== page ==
In 1988, I was assigned to a U.S. Navy Warship as the ship’s dental officer. We were sent to the Persian Gulf for a six-month deployment. At the time, the Iran/Iraq war was raging. In May 1987, the USS Stark had been mistakenly targeted by Iraqi warplanes. It was hit by two antishipping missiles and 37 sailors perished. Because of this, our ship was on a very high state of readiness for the entire deployment.

The U.S. Navy was in the gulf to keep the shipping lanes open. An enormous percentage of the world’s oil passes through the Persian Gulf and the Straits of Hormuz. If Iran, or any country, could stop the flow of oil out of the Persian Gulf then the economies of the world would come to a grinding stop.

Iranian small boats were harassing oil tankers while we were there. These boats would speed out to a tanker and fire rocket-propelled grenades or machine guns at the defenseless ships. In an effort to ensure the free flow of oil through the gulf, President Reagan authorized some tankers from Kuwait to be reflagged as American registered tankers. U.S. Navy ships would escort these enormous ships out of the Persian Gulf. The ships were so large that they were confined to something called the “Q” route. It was a channel in the gulf that was wide and deep enough for them to pass.

On April 14, 1988, the USS Samuel B. Roberts hit a mine in the Q route. The route had been clear just a couple of days prior. Other mines gathered after the incident were linked to Iran.

The mine nearly broke the USS Roberts in two. Both of her engines were damaged and nine of her crew were seriously injured.

Reagan authorized a retaliatory operation against Iran. Marines from my ship attacked an oil platform in the Persian Gulf on April 18. The platform had been used by Iran as a military base. In response to this strike, Iran sent her navy out to face the Americans. This was a mistake. U.S. Navy attack aircraft sank one frigate and severely damaged another. Iran also lost one gun boat and three heavily armed speed boats.

The Iranians learned a lesson in 1988 — not to tangle with the U.S. Navy. Today, Iran is suffering economic penalties because of support for paramilitary forces like Hezbollah and for violating the Iran Nuclear agreement. In response to the economic sanctions, Iran appears to be targeting tankers using bombs applied to the sides of the ships. This ensures the ships will be damaged but U.S. Navy ships will not be harmed.

The world still needs the oil that passes through the Persian Gulf. Iran is still a nation that instigates conflict in the Middle East. By threatening international shipping, Iran hopes to have economic sanctions lifted.

Even after over 30 years, Iran is still causing trouble in the Persian Gulf. Unfortunately, this is nothing new.

Douglas Wright lives in Rockingham.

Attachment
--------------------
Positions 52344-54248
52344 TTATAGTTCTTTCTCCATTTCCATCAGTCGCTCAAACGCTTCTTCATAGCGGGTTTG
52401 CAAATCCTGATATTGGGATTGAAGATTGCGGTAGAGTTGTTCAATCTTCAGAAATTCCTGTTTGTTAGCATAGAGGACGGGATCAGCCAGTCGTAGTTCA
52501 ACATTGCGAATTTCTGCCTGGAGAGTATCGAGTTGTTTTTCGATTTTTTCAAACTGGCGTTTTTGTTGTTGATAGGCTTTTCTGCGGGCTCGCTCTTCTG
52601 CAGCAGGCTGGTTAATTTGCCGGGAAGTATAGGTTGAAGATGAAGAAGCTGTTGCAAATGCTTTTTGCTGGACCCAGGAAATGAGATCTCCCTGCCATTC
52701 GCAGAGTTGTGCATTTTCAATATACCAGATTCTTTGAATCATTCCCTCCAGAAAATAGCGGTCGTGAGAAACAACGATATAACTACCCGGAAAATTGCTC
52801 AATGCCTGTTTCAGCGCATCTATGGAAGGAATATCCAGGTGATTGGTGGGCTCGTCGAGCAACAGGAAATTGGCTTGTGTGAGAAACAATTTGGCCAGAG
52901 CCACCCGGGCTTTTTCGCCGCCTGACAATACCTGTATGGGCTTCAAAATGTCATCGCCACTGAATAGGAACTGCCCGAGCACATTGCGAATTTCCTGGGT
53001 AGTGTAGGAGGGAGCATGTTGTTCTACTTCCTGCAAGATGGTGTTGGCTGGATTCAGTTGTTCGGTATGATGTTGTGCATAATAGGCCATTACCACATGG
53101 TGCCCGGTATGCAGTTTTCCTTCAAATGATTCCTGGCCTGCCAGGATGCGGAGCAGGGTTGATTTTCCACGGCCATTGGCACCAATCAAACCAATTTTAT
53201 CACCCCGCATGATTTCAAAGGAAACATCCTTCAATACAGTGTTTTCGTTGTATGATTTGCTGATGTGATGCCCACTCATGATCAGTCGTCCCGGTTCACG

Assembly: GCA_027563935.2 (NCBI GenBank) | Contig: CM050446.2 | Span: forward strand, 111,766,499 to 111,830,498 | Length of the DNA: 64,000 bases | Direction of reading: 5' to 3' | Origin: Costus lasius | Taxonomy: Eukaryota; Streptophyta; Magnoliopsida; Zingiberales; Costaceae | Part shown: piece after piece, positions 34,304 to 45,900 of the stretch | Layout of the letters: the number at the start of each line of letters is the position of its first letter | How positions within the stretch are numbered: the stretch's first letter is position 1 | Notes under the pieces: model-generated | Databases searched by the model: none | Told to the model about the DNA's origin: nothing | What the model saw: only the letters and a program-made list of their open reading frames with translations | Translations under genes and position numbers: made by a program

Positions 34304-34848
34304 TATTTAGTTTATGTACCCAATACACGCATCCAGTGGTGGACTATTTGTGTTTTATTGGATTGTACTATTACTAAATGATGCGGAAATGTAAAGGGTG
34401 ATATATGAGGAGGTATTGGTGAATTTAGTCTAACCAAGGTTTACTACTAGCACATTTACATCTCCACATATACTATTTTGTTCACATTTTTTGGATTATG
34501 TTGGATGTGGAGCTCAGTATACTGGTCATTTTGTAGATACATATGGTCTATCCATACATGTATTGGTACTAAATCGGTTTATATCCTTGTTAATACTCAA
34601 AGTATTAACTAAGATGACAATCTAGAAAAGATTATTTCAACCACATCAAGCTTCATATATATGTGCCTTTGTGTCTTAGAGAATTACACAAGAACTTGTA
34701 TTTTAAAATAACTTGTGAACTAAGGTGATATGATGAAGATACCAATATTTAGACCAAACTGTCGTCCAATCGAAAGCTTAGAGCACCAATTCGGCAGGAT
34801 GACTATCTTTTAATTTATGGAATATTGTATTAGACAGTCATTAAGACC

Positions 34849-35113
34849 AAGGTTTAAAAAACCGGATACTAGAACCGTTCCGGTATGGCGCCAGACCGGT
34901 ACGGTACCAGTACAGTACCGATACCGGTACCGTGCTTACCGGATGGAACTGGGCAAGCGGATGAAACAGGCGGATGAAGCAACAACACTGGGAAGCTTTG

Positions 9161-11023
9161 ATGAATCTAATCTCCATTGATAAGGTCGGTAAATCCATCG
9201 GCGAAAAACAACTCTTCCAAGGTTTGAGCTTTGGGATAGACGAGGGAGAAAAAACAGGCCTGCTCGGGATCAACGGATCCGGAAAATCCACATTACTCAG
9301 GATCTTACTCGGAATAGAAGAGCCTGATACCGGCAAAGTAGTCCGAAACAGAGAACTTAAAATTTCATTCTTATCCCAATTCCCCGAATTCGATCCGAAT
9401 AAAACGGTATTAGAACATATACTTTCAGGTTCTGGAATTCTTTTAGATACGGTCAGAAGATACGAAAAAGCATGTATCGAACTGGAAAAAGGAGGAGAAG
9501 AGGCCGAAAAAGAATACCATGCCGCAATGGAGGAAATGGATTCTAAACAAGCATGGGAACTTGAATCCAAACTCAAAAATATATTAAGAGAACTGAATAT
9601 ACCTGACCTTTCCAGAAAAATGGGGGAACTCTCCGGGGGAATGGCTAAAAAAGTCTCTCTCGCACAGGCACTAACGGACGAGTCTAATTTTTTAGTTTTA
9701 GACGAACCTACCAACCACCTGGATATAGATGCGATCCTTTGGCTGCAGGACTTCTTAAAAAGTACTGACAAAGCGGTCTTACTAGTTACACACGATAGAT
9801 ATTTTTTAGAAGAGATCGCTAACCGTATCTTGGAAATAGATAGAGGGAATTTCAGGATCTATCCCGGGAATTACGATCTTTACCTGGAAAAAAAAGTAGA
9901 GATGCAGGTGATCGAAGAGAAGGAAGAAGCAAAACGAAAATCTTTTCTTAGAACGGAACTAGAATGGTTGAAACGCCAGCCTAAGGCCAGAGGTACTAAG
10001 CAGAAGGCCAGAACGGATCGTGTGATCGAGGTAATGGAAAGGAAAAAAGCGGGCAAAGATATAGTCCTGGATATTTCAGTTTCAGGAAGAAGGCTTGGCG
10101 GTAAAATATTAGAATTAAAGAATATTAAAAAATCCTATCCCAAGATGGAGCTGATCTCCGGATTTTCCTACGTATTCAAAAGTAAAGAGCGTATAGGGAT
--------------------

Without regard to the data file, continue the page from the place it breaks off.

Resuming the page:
(5) comments


To all: thank you for reading and commenting on my article. I usually do not respond to the comments but there are a couple of things that need to be said. First, to Sbsheridan; There was no treaty with Iran. Our constitution requires a treaty be put to a vote in the senate for approval. The Iran nuclear deal was never subjected to a vote in the senate. This 'deal' was never a treaty. Secretary Kerry made a very loose, unverifiable agreement with some very devious people. Iran's belligerence towards the US started with their revolution in 1979 and has not changed since then. To Captain Poplar, it is incredibly hard for me to explain to family and friends the pressures we faced in the Persian Gulf in the 1980's. I was very concerned about my surface warfare colleagues on the USS Trenton. The heat was hard on everyone and it caused numerous equipment casualties, the operation tempo was incredible, the pressures the officers and men were under were enormous. No one on my ship was working harder of carried more weight than our XO. Your service as XO of a Destroyer in that environment is above and beyond. I will never forget what "Bravo-Zulu" means and will always take it as a high compliment to receive a BZ from an officer line you. With respect.


Does Mr. Trump know there was no valid treaty with Iran? (I admit, I did not know it had not been approved by the senate.) If he did, why did he complain about Iran's violations and make such a show of "withdrawing" from the treaty? Also, didn't Iranian belligerence toward the US start long before 1979? US support allowed the Shah to gain and maintain power, even as he brutalized his people. It's a complicated matter.


I cannot help but think that some of Iran's current belligerence arises from Trump's unilateral decision to withdraw from the Nuclear Treaty negotiated with that country during the Obama administration. If the treaty was deficient, why not work to improve it? Was it necessary to destroy it and face the consequences were see today? There was no evidence that Iran was violating the treaty when Trump withdrew. The current tense situation is, in part, due to Trump's decision to stir this pot. So much for progress toward peace.


No MS Sheridan, the Iranians are acting the way they are acting because they are terrorists, and because President Trump’s economic sanctions have crippled them, and they are desperately. President Trump was right to tear up the nuclear ageeement with Iran. It was a bad deal.

James Poplar

EXCELLENT letter, unfortunately how soon we forget. Was there with you and XO of USS "The Warship" Waddell DDG 24 and saw this firsthand. Tyrants only understand force. Lets not forget our hostages were only released the day Ronald Regan took office from Jimmy Carter because they knew he would not wring his hands but take swift and decisive action. In Navy terms "Brazo Zulu" (well done) for your letter ! /S/ James R Poplar III CAPT USN (ret)

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